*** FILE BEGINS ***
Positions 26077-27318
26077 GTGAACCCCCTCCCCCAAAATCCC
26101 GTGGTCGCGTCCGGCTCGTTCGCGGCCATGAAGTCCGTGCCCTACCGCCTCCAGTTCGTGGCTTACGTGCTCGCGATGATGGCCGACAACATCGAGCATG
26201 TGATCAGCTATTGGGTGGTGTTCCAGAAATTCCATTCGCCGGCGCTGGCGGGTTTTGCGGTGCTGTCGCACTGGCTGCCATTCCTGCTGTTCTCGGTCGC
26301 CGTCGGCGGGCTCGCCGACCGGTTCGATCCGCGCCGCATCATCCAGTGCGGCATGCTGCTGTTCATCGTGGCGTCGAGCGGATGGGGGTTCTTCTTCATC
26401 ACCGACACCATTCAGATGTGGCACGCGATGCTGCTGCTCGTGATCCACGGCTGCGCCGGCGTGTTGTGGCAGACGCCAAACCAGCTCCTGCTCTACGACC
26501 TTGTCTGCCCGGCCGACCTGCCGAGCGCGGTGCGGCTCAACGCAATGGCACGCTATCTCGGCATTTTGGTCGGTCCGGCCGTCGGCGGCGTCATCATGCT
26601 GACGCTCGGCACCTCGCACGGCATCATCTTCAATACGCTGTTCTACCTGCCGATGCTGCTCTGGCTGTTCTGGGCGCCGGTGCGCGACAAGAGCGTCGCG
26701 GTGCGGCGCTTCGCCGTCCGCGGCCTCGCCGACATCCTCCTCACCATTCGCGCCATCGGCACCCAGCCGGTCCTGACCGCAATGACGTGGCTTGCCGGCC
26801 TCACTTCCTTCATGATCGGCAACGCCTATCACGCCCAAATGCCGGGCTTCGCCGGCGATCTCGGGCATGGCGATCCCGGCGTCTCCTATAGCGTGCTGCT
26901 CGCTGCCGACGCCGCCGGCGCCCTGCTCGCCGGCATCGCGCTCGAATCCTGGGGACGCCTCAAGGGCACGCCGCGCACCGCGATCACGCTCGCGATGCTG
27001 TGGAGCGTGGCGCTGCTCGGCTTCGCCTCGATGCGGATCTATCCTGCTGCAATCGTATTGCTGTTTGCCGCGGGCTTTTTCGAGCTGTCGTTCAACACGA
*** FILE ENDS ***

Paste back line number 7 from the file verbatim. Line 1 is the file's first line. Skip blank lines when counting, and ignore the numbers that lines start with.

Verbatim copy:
26501 TTGTCTGCCCGGCCGACCTGCCGAGCGCGGTGCGGCTCAACGCAATGGCACGCTATCTCGGCATTTTGGTCGGTCCGGCCGTCGGCGGCGTCATCATGCT